There’s a lot in this allusion, and Berg and Hader fully deploy Macbeth as a model for the direction of the show, featuring several key scenes from the ‘Scottish Play’ over the course of the series.

Like the warrior Macbeth, Barry has killed before, but it’s either been on the battlefield—or justified because he’s been told his target is “bad.” When Barry’s acting life pulls him into reconnecting with his old Marine pal Chris (Chris Marquette), he suddenly has a lot to lose.

As the acting class world is brought into the crime world and Barry’s only preexisting friend, Chris—one false step leads to another.

Before Barry knows it, he has joined forces in his ‘business’ with his new Marine friend, the lunkhead Taylor. After rejecting Fuches’ idea of killing off Taylor to protect the operation, Barry finds that perhaps his desire to stop killing threats was a mistake. For it is Taylor who then unnecessarily involves yet another Marine, Vaughn (Marcus Brown)—and Chris. That’s when the consequences of Barry’s dual lives are revealed.

At the end of Episode 6, the Bolivian cartel guns down Taylor and Vaughn. Barry and Chris survive, but Chris can’t take it. He confides in Barry that he’s going to come clean to the cops.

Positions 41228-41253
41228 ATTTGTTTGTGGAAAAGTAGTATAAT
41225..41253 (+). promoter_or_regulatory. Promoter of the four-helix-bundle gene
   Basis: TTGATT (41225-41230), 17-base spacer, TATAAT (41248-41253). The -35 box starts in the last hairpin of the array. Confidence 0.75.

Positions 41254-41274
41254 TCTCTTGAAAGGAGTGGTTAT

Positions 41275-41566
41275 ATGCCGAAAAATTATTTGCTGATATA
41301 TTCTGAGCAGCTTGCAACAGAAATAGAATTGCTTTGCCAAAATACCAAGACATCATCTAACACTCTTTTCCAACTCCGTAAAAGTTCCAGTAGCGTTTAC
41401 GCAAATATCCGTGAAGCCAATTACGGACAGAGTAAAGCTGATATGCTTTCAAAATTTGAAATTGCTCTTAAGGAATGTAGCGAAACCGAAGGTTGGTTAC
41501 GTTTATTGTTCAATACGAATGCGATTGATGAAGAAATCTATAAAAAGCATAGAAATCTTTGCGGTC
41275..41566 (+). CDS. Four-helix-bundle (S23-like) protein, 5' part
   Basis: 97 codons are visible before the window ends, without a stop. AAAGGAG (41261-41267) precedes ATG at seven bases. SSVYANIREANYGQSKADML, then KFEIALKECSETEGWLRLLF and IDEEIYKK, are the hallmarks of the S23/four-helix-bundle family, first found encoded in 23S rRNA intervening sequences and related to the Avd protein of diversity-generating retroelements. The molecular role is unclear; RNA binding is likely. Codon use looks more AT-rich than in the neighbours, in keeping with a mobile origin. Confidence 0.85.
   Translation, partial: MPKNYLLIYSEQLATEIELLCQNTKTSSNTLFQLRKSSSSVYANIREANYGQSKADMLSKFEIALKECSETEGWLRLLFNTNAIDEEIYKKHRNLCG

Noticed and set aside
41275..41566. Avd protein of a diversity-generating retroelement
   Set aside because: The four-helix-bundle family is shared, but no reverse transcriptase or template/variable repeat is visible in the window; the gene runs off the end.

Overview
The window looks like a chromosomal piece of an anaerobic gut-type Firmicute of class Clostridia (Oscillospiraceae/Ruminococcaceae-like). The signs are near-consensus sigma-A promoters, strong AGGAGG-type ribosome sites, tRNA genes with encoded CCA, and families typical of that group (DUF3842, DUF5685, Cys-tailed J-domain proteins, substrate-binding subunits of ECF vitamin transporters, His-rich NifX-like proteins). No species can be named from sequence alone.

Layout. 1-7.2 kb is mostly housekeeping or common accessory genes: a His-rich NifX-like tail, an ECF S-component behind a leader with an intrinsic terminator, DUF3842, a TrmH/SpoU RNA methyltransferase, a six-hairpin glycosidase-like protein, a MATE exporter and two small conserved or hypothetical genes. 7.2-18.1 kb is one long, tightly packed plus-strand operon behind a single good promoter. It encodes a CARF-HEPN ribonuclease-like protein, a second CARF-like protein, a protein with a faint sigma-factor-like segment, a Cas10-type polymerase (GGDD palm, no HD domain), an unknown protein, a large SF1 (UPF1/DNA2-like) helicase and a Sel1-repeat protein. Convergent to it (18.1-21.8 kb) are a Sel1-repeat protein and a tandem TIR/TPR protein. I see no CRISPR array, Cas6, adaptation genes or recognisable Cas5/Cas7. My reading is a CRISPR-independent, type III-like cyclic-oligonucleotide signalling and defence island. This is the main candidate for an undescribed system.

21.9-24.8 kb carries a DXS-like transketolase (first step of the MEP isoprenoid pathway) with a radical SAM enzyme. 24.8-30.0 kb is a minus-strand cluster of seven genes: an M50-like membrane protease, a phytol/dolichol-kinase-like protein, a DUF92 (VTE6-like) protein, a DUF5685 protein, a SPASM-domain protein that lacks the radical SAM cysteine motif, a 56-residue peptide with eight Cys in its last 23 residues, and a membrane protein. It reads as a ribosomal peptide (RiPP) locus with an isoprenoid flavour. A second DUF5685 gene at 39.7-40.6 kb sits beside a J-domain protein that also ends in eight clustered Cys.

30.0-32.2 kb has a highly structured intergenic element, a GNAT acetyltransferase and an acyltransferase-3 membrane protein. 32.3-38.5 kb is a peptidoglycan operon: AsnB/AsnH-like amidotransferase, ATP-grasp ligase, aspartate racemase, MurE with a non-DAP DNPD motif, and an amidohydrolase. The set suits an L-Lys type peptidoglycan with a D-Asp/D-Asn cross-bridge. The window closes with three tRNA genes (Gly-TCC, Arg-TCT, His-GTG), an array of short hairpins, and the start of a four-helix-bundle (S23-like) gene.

Like the case of Macbeth and Banquo (Macbeth’s friend)—Barry does the unthinkable. To preserve his freedom, he kills his old friend.

From then on, the show takes on the flavor of a tragedy. One seemingly innocuous act, enrolling in an acting class—spirals out of control.

Though we want and expect it to be, Barry’s acting class isn’t his salvation. It’s leading him more quickly to hell.

The Postman Always Rings Twice

in Macbeth, the consequences of the original murder follow the protagonist. To neutralize perceived threats, Macbeth must kill more and more people. Barry follows this thread pretty well—but it adds on some elements from classic film noir and hardboiled fiction.